In this series, we get to know the Artists behind the work with ten questions about their practice, their space, and their ideas. These are their Stories.
Lorette C. Luzajic is an award-winning mixed-media artist in Toronto, Canada. Her artwork has been collected at home and in at least 25 other countries, including America, Japan, Germany, Estonia, Qatar, UAE, Tunisia, China, Australia, Italy, France, Scotland, Peru, and the Netherlands. Her work has been shown in galleries, museums, hotels, banks, nightclubs, restaurants, fine art auctions, laundromats, and medical offices; as a prop in movies, commercials, and reality TV; as a 20 foot billboard in New Orleans; in an ad campaign for luxury jewelry company Carrera Y Carrera; and on an electric guitar in a diamond store. Her work has also been shown in India, Ireland, New Zealand, Spain, Mexico, and North Africa. It is in collections with Ellsworth Kelly, Jean Dubuffet, Benjamin Chee Chee, Erte, Joan Miro, and more. Lorette is also a writer who usually writes about art. Her latest poetry book, Pretty Time Machine, is a collection of ekphrastic prose poems inspired by visual art. She is the editor of The Ekphrastic Review, a journal devoted to literature responding to art. She also loves art history, cooking spicy world foods, watching Flamenco, cats, and travelling. Visit her at www.mixedupmedia.ca.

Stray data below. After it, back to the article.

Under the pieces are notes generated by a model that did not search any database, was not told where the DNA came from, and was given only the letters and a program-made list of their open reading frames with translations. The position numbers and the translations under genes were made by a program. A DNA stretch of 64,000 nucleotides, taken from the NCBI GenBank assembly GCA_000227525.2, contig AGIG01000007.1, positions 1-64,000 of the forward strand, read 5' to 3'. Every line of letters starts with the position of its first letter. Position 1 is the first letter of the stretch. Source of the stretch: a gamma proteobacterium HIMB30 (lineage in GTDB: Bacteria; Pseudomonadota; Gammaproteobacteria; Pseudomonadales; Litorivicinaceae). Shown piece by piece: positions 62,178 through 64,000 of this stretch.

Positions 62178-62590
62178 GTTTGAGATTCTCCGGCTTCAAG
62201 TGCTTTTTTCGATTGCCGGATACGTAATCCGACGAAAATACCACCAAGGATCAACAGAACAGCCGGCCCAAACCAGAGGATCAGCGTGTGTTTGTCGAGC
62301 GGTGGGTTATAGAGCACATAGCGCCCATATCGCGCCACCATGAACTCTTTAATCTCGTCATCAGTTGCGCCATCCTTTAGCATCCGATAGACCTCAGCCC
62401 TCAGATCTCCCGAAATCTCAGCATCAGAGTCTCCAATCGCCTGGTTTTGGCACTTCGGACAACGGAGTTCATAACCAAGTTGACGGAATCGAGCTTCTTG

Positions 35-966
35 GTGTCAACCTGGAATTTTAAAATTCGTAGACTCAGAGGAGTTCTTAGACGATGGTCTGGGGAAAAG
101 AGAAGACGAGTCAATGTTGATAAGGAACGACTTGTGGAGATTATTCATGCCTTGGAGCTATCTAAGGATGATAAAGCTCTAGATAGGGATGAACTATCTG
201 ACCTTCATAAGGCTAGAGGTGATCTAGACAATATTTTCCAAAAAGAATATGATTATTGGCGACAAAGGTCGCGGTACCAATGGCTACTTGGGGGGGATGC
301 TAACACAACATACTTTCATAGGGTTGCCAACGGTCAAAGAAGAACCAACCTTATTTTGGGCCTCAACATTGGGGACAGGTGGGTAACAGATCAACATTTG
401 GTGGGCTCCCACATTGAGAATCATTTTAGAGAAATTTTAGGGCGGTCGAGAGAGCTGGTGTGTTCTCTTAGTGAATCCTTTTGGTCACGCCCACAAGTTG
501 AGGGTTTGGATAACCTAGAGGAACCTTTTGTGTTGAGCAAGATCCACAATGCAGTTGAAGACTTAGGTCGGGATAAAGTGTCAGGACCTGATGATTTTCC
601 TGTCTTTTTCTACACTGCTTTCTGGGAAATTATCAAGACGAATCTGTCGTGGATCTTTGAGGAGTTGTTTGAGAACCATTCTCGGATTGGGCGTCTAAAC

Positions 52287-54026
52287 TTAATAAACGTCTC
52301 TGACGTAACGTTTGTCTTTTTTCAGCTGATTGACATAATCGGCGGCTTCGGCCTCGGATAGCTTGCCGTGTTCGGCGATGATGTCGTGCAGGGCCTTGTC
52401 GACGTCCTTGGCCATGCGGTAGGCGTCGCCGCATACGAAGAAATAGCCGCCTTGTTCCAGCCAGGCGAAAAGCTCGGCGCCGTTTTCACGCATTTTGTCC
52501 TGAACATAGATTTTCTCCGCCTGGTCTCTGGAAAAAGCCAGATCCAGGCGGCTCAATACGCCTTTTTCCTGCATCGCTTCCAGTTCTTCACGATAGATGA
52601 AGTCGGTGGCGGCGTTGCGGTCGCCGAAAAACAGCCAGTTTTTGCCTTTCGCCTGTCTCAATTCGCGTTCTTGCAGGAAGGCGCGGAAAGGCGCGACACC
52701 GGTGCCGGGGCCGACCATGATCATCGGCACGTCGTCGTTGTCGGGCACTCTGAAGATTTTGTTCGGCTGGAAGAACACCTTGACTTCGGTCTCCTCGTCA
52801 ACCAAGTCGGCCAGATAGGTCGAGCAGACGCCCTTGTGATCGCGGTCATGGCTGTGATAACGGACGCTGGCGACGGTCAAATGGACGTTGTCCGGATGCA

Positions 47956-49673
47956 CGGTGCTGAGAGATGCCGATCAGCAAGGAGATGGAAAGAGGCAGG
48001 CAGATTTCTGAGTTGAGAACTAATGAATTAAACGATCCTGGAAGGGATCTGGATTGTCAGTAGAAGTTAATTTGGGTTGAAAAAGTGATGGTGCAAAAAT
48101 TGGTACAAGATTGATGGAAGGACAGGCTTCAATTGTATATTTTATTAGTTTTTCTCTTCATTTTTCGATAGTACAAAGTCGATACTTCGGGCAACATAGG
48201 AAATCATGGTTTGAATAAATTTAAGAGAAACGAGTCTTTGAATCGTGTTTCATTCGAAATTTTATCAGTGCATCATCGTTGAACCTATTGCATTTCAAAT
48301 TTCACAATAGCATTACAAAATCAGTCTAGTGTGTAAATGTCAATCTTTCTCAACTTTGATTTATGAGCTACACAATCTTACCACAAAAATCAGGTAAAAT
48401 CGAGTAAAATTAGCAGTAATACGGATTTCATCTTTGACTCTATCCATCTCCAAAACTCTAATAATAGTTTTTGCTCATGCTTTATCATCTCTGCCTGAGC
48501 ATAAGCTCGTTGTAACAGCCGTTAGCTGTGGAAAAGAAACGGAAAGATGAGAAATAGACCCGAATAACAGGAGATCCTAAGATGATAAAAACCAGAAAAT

Her latest poetry book, Pretty Time Machine, is a collection of ekphrastic prose poems inspired by visual art. She is the editor of The Ekphrastic Review, a journal devoted to literature responding to art. She also loves art history, cooking spicy world foods, watching Flamenco, cats, and travelling.
How did you develop your art style? How would you describe it?
It is difficult to describe my style, which incorporates abstract and action painting, New York styles, surrealism, conceptual art, graffiti, collage and assemblage, and more, but I sometimes refer to it as urban expressionism. My 12×12 inch signature squares tend to be more representational and surreal and my larger works are more abstract, but they all incorporate the elements I collect from the world around me, especially images, text, poetry, photography, music, and art history.